If you look at the pro-style timeanddate.com notification in my blog post, you’ll see that 9:45p Pacific time on Monday, June 15 corresponds to 9:15a Tehran time.
After the intial status blog post, we immediately started getting tweets from users about the planned downtime. People were pleading with us to not take the maintenance window because of the importance of the pro-democracy protest. The hashtag #nomaintenance was the top trend by midday.
We were sympathetic to these complaints. But we were pretty convinced we had to keep the maintenance window as planned. First, we really needed to get off the old network. There was good evidence to show that if we didn’t the increased usage we were getting would not be supported by our current network. And the downtime that would be caused by an unplanned maintenance would potentially last days.
Second, we had real qualms about wading into geopolitical affairs and saying “We think these protests are so important that we want to enable them to go forward.” One of our core beliefs was that it was the users who would determine what to do with the product. We didn’t want there to be the perception that we were grandstanding for a cause. Our goal was to be a platform for open communication but we didn’t have a side. (And we certainly didn’t kid ourselves into thinking that we knew enough about Iranian politics to know who the right side even was.)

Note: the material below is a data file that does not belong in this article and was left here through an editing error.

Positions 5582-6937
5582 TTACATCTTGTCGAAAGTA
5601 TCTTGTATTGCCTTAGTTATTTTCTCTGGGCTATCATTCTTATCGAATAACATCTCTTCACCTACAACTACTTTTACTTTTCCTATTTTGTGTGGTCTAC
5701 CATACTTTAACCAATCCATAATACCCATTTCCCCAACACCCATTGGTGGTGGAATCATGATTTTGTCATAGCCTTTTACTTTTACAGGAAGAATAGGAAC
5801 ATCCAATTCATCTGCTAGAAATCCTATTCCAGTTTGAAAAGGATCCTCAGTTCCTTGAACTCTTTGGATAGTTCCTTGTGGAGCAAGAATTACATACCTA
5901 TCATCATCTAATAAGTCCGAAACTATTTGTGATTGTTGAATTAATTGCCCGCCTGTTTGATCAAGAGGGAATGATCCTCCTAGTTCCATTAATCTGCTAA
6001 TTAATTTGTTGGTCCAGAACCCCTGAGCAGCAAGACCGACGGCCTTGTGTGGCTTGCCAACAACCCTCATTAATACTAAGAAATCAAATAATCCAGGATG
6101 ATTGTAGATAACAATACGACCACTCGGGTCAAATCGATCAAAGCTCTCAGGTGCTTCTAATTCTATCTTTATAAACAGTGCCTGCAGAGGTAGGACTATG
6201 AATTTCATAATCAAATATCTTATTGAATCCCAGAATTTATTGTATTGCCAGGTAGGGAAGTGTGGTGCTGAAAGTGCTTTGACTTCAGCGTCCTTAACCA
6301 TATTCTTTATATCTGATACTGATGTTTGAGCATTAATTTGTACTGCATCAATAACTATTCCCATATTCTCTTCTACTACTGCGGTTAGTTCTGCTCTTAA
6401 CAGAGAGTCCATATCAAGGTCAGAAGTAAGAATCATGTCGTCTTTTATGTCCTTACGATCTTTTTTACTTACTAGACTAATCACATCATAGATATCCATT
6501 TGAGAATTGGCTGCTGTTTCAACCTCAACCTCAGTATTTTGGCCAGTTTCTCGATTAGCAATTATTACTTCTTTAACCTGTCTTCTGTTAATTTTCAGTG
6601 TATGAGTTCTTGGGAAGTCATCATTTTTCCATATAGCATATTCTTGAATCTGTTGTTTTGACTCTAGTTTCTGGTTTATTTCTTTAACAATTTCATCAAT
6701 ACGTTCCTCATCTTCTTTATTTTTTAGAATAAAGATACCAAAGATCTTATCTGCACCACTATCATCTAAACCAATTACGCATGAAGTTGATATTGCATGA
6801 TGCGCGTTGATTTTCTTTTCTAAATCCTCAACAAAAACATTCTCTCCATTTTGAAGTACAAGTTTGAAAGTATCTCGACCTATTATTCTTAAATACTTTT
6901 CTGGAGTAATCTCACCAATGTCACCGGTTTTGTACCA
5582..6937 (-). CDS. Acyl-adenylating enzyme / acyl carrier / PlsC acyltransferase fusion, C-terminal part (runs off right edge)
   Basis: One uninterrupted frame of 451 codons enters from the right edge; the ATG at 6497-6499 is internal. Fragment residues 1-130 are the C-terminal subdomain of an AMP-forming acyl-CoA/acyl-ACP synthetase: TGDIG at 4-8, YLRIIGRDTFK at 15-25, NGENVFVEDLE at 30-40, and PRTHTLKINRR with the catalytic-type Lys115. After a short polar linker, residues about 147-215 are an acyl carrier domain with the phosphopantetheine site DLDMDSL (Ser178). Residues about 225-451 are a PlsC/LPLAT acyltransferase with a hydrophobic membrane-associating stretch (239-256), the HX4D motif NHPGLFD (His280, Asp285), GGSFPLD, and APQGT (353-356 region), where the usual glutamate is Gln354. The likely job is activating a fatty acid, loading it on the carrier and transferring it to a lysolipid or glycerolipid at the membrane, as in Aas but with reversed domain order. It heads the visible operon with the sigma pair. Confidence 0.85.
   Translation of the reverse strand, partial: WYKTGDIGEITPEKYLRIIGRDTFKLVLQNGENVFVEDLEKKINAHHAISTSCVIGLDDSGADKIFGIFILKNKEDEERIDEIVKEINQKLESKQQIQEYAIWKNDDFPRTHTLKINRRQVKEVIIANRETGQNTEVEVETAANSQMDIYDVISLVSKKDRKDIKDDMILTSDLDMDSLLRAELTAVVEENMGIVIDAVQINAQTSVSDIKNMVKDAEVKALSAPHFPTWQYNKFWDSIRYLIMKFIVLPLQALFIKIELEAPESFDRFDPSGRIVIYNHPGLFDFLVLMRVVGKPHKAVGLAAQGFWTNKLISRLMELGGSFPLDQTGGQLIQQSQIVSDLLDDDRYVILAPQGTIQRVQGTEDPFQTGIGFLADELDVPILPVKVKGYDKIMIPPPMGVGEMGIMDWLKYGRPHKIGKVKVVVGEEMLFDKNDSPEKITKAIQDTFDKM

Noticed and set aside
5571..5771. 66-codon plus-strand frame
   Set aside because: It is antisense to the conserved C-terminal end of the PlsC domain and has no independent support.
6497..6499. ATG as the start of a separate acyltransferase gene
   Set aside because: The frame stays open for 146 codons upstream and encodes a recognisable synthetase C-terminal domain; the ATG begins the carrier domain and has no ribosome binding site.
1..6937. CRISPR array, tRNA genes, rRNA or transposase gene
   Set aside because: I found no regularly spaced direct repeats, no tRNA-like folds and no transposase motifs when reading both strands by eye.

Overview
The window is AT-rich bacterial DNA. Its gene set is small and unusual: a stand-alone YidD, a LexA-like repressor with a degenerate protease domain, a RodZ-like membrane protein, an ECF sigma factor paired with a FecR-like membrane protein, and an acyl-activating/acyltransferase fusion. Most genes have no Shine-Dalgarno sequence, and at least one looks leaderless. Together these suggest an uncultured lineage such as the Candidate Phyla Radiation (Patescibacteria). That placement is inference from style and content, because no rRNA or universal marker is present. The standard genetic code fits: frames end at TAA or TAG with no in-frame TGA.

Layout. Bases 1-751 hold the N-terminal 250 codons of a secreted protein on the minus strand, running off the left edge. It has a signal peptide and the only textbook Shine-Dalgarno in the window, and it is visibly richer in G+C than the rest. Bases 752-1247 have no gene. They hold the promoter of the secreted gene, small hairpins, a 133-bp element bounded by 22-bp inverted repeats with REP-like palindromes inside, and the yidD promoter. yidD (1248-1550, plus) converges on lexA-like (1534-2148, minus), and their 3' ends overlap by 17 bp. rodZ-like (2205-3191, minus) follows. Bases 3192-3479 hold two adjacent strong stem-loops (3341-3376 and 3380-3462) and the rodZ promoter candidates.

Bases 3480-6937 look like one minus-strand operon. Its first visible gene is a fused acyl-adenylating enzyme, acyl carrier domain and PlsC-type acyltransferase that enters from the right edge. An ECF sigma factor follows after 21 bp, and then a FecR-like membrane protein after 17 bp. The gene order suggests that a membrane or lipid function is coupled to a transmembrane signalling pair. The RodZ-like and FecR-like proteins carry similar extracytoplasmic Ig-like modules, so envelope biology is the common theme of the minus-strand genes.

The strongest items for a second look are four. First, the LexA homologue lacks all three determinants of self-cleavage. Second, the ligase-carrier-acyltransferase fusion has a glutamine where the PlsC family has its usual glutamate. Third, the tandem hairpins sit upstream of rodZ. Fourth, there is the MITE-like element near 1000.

You’ll see I updated the status blog around 2p affirming our position. (That’s also pro-style by the way, posting as an update instead of changing what was there.)
You’ve got mail
But then in the late afternoon Biz got an email from a contact at the State Department. They wrote to us saying, in effect, we think that Twitter is playing a critical role in the pro-democracy protests and this is the largest civil unrest seen in Iran since the fall of the Shah. We are not telling you what to do but without exaggeration we think it is vital that you not take this downtime.
Biz and I found ourselves in the position of getting on the phone with our Ops Manager and I remember Biz saying, “So I know we absolutely need to take this downtime and there’s no way to reschedule it, but what if we did.”
One of the wrinkles was that we were jeopardizing not only our own uptime by moving the maintenance window but also that of other services sharing our network. Fortunately our hosting provider and team found a way to be flexible and all that was left was to update the blogs.
Twitter was around 30 or 40 people at that point, I think. We were in our second office on Bryant St. in SOMA. I remember saying to Biz as we walked back to our desks to hammer out the blog posts, “Doesn’t it seem weird that we’re dealing with the State Department and pro-democracy protests in Iran and the only tool at our disposal is a blog post. We’re basically working this out with a text box on the Internet?”
Text boxes on the Internet, man, I tell you what.